Journey through the Past (1972), the invaluable collection of footage from 1966 to 1972 documenting the early years of singer-songwriter-guitarist-filmmaker Neil Young's prodigious career, peels back the layers of the onion that was at the centre of 1960s counterculture. Built around a trip to Nashville, the film cuts between old footage of Buffalo Springfield classics For What It's Worth and Mr. Soul, by Stephen Stills and Young, respectively; Crosby, Stills, Nash & Young elevating Young classics Ohio and Southern Man; manager Elliot Roberts worrying about concert ticket prices going up to the colossal price of $10; Crosby analyzing the Nixon-Billy Graham ruling class nexus; and outright hippie talk from Stills (“We reassure ourselves with words. Someday the reassurance won't be necessary. Soon.”)
It's clear that Young's fertile musical imagination, versatile musicianship and the need to project his interest in classic cars, trains and environmental concerns over a wide canvas was there from the start.
His soliloquy atop a '57 Buick Limited in a Nashville automobile junkyard extolling the virtues of the “best car ever made by Buick” is evidence of one of those enthusiasms. Not often seen, it's onscreen July 24.
The seven feature films that make up the retrospective running at The Royal July 23 to 26 reinforce the idea that Young has continued to live out his youthful passions with an energy, drive and good humour that are both admirable and appealing.
The hard-to-see Human Highway (1982; recut 2014), which opens the retro July 23, is a full-fledged narrative film set in the 1950s with bona fide movie stars Dennis Hopper, Dean Stockwell and Russ Tamblyn that sends up the burgeoning nuclear plant industry with innocent glee. The action takes place in a diner-gas station complex in the shadow of a constantly leaking nuclear facility. Young (surprisingly genuine as an actor) plays a naive, nerdy auto mechanic fuelled by music fantasies. The wacky plot may not be able to hold all its heavy water but Young's casting of Devo as plant workers moving barrels of nuclear waste while singing Worried Man Blues is genius. Even better is a pared-down, new wave version of Hey Hey, My My (Into the Black) with Devo providing the rhythmically rigid undertow to Young's singing lead guitar. Breaking the Wind, a parody of Bob Dylan's Blowin' in the Wind is a fitting end to the satire.
All but two of the films in the retro were directed by Young a.k.a. Bernard Shakey except Solo Trans (1984) which is credited to the redoubtable Hal Ashby, and Jonathan Demme's Neil Young Trunk Show. An appearance in Dayton, Ohio, is the impetus for a TV show send-up that harkens back to the early 1960s in its hokey, brightly coloured patter and set design. The acoustic opening includes a nicely shot Heart of Gold, a nostalgic Old Man (“24 and there's so much more”) and Helpless on piano and forlorn harmonica with Young filmed by Ashby in distinctive profile. Later, the powerful protest song Ohio takes on extra authority given its locale and synth accompaniment. The late 1950s get their rock 'n' roll props with direct references to, among others, Alan Freed and an infectious performance of Do You Wanna Dance. A rare chance to watch it on the big screen, July 26.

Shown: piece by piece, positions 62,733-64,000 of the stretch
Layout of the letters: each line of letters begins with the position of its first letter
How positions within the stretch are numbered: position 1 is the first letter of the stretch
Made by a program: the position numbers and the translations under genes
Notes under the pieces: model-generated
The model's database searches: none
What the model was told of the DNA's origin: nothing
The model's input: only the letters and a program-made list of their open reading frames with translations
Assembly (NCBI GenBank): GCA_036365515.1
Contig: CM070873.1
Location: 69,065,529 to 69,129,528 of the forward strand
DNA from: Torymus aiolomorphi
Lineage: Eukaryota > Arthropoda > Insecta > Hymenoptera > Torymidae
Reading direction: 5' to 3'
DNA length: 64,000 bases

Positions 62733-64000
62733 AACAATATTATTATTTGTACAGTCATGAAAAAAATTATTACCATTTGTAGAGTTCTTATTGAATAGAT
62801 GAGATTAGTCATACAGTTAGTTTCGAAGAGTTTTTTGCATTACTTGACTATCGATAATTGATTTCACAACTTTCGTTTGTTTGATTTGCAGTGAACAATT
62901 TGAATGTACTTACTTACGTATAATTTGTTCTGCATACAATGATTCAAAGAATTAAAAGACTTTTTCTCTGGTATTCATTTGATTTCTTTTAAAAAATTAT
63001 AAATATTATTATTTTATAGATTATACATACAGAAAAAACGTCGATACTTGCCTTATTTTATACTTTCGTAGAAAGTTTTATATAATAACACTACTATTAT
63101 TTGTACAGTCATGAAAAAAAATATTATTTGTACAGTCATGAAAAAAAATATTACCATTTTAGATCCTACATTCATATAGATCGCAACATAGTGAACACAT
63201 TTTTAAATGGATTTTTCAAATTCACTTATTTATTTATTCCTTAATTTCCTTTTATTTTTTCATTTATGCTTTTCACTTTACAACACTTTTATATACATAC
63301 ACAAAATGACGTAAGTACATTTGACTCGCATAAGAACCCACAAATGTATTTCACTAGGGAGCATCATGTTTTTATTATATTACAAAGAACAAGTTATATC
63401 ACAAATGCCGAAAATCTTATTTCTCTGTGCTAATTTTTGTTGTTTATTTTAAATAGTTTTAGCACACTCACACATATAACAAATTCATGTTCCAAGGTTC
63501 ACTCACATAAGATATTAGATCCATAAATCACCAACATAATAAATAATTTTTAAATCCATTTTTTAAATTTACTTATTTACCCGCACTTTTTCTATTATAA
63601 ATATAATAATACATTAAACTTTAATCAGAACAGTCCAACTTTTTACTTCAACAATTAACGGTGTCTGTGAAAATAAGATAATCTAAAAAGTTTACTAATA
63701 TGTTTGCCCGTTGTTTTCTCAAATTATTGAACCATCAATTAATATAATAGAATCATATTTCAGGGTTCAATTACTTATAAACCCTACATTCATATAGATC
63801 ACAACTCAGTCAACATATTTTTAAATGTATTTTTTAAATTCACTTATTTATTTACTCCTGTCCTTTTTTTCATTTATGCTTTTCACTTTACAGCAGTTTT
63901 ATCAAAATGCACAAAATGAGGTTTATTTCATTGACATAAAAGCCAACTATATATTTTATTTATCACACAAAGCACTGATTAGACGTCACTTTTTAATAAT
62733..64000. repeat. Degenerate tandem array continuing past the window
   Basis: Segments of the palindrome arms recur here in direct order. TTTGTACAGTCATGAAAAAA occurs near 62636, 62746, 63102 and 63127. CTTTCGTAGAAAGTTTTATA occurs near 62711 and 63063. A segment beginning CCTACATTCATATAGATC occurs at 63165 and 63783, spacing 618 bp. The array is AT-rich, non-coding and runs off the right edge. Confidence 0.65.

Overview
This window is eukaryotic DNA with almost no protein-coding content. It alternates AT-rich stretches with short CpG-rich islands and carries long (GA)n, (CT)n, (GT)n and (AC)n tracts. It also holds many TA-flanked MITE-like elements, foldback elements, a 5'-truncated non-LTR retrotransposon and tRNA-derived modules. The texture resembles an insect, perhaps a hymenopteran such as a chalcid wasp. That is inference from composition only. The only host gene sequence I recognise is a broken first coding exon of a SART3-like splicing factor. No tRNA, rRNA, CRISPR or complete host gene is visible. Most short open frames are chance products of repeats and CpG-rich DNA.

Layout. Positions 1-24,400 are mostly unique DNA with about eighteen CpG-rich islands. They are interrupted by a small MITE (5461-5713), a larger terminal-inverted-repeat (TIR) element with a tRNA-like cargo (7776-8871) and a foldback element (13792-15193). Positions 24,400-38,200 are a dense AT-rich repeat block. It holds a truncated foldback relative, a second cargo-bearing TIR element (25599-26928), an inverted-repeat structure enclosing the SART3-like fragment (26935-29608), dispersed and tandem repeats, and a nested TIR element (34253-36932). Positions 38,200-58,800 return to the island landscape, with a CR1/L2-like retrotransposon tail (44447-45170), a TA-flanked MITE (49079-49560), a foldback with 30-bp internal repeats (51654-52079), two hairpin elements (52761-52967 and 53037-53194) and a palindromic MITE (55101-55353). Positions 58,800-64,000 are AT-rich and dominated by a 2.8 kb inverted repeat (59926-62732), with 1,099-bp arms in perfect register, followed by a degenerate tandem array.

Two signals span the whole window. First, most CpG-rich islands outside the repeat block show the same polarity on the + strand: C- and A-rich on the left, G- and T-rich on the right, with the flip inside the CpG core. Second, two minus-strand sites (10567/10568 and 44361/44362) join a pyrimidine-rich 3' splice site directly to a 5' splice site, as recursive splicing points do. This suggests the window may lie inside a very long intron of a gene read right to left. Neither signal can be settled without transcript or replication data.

Even harder to see is Muddy Track (1987) which chronicles Young's chaotic 1987 European tour with Crazy Horse. “If anything happens that's going wrong I want it,” Young says at the outset. With the help of a small camera, Young manages to record all manner of intimate moments. And the hotel room rehearsals working on new material as well as the candid admissions of what occasionally went wrong in concert become precious nuggets in Young's hard-working professional life that he's only too willing to share. The degree of intimacy is unrivalled. As is Hey Hey, My My (Into the Black) at the tour's end in Ireland. The title is taken form the world of horse racing: “We're good on a muddy track,” Young says, confronting another day of rain on the road.
Muddy Track plays July 25, the same day as two other Young music documentaries, Rust Never Sleeps (1979) – which conveys the 1978 Cow Palace show in San Francisco with some idiosyncratic Shakey touches – and Demme's Neil Young Trunk Show (2009), most notable for the 20-minute high-voltage guitar work on Hidden Path. The retrospective finishes on July 26 with Young's didactic rock opera Greendale (2003), an environmental lovefest set in an Our Town-like Daley City Northern California locale, where Young's countercultural aspirations have seemingly taken root between faded idealism and lingering acceptance.